* Maroc. Boukhari condamné - Le 12 décembre, l'ancien agent secret marocain Ahmed Boukhari, auteur de révélations sur l'affaire Ben Barka, a été condamné à 3 mois de prison ferme et une amende de 100.000 dirhams (10.000 euros) pour diffamation. Le verdict a été prononcé en l'absence de M. Boukhari et de son avocat qui ont refusé d'assister à ce qu'ils appellent un "procès mascarade". M. Boukhari est convoqué en France le 20 décembre pour être entendu dans le cadre de l'enquête sur l'assassinat de Ben Barka en 1965. Il avait déjà été empêché de se rendre à deux précédentes convocations à Paris le 19 juillet et le 7 septembre. (ANB-BIA, de sources diverses, 13 décembre 2001)

* Mozambique. No third term for Chissano - President Joaquim Chissano has announced that he will not run for a third term as head of state in elections due in 2004. There had been speculation that he may be tempted to follow some of his southern African counterparts -- Namibia's Sam Nujoma, Zambia's Frederick Chiluba and Malawi's Bakili Muluzi --and attempt to stay in power. The ruling Frelimo party last night accepted his decision, according to a statement issued by the Central Committee. The statement called Mr Chissano's decision a gesture of great dignity and political wisdom, the gesture of a statesman with a vision of the future for his people and for the country. President Chissano said he had never planned to stay in power for long. "People have the right to retire at the age of 65." (ANB-BIA, Brussels, 10 December 2001)

* Nigeria. Obasanjo approves controversial electoral law - Nigeria's President, Olosegun Obasanjo, has approved a controversial bill which changes the order in which the country elects its politicians. The law allows new parties to register and take part in local elections scheduled for 2003 -- doubling the current term for local councillors. Correspondents say a number of state governors are opposed to the move and have threatened to hold local elections next year. The new law also means that only established parties -- the ruling PDP and the two opposition APP and AD parties -- can put forward candidates for presidential, state governorship, and parliamentary elections before 2007. Analysts say the move could be an attempt by established parties to hold on to power. (BBC News, UK, 6 December 2001)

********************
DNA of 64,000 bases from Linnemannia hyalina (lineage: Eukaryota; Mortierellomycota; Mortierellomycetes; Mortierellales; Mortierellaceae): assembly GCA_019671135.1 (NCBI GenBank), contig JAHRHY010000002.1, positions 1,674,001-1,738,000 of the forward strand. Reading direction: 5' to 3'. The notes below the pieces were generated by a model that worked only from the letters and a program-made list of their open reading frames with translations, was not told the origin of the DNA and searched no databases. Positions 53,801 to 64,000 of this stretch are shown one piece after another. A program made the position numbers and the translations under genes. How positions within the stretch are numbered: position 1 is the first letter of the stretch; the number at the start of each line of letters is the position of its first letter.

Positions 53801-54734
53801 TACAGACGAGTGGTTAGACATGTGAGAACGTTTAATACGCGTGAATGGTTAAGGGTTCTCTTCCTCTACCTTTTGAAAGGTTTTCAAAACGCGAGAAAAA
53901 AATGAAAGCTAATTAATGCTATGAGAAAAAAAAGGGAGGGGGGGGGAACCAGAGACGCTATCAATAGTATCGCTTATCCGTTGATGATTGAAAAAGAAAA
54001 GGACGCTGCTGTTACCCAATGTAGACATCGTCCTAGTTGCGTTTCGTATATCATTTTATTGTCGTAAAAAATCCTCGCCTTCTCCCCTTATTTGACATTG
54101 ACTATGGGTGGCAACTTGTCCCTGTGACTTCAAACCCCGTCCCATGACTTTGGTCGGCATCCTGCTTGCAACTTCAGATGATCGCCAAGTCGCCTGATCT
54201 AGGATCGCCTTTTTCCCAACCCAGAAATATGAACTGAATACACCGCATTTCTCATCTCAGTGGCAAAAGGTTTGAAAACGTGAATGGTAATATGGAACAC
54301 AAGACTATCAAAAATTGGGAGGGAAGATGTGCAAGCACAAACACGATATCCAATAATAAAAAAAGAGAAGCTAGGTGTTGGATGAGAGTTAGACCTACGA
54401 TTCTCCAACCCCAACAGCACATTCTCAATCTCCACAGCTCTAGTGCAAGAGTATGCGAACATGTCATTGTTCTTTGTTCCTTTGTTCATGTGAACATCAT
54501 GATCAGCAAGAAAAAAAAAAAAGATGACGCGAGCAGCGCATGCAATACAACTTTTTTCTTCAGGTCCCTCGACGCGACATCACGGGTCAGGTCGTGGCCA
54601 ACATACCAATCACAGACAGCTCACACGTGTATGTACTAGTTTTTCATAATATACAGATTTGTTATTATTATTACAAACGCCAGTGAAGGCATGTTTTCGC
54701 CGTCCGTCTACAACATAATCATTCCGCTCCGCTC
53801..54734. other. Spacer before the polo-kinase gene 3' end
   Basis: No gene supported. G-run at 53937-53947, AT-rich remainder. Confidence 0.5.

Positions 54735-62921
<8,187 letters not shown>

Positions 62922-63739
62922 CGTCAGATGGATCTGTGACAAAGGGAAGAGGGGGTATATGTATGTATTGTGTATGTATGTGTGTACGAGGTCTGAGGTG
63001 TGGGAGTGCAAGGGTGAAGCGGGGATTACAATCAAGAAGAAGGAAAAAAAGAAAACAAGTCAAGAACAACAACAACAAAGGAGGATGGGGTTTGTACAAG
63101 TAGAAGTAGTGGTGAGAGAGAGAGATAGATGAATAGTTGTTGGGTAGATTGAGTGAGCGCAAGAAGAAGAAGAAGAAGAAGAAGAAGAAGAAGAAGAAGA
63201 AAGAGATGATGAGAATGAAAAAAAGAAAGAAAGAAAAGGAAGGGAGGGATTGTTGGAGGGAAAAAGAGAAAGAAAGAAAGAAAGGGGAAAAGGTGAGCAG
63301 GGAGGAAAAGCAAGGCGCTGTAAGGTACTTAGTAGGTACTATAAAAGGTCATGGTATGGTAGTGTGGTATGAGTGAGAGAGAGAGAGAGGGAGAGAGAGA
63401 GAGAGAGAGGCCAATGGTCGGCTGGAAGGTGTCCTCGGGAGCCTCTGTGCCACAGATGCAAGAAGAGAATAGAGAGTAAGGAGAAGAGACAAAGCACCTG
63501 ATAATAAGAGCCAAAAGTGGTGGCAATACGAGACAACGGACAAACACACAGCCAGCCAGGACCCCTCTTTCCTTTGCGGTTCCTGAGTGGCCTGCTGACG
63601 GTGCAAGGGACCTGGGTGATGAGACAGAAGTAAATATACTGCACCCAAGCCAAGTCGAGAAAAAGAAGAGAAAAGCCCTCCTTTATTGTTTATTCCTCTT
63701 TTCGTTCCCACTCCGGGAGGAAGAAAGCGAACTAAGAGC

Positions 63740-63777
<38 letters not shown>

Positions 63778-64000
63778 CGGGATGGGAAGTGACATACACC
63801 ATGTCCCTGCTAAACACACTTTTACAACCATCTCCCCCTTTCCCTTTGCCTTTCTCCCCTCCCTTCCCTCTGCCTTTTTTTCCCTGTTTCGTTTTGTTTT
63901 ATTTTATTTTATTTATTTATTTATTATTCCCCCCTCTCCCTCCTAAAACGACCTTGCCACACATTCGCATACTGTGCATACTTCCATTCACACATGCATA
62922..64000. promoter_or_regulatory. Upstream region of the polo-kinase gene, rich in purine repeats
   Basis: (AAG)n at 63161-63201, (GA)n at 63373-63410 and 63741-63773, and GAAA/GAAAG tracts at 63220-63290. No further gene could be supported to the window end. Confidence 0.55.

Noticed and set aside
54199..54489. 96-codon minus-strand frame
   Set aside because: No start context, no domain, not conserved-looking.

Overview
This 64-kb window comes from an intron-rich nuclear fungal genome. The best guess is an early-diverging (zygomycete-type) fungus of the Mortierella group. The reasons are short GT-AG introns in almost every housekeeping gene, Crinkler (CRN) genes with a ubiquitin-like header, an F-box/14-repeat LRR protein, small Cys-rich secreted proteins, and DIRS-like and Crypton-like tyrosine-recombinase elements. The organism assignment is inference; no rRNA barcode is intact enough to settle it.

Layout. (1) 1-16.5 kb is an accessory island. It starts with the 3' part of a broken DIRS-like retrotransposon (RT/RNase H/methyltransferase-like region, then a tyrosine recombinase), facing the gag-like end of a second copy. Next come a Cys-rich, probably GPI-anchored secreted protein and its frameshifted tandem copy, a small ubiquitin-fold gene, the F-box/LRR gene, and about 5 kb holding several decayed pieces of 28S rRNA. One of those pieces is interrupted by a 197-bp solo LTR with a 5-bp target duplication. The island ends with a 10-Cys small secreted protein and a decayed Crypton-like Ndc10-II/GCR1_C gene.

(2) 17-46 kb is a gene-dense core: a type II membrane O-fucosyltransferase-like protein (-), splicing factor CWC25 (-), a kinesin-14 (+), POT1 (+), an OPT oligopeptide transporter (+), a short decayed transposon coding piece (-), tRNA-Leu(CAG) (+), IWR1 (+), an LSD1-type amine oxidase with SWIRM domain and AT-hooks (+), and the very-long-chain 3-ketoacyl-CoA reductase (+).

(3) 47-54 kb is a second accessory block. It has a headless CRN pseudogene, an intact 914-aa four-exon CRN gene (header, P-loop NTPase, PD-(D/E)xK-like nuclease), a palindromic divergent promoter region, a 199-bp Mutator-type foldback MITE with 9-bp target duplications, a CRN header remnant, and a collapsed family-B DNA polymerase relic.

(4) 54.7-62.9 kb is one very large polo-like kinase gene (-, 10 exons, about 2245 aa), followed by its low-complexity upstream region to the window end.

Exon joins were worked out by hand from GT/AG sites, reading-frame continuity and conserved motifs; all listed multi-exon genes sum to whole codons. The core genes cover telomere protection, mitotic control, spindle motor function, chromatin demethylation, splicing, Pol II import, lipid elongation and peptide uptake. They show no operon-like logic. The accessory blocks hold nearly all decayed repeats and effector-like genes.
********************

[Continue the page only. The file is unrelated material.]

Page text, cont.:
* Nigeria. Choléra: plus de 700 morts? - A Kano, avec près de 2 millions d'habitants, le choléra rôde depuis trois semaines. D'abord réticentes à admettre l'étendue du désastre, les autorités viennent d'avancer un bilan de 700 morts, dont quelque 250 enfants, indique un article paru dans Le Monde le 7 décembre. Mégapole insalubre, Kano n'a plus de distribution d'eau potable digne de ce nom. La catastrophe a été aggravée par le refus d'aide extérieure et la loi du silence. En janvier, les ONG étrangères ont été expulsées de l'Etat de Kano qui, depuis un an, applique dans toute sa rigueur la charia; le conseil des oulémas avait en effet jugé que les organisations humanitaires concouraient à la dépravation des moeurs. Il a donc fallu attendre le retour des ONG, notamment de Médecins sans frontières. Jusqu'à la semaine dernière, les autorités locales s'en étaient tenues à un bilan d'une vingtaine de morts et avaient estimé ne pas avoir besoin d'aide extérieure. - Toutefois, selon une dépêche de l'agence IRIN du 10 décembre, le gouvernement a informé que la maladie avait tué jusqu'à ce jour 90 victimes dans les hôpitaux de l'Etat, tout en reconnaissant que bien plus de personnes pouvaient être mortes en dehors des hôpitaux. (ANB-BIA, de sources diverses, 10 décembre 2001)

Weekly anb1213.txt - #5/7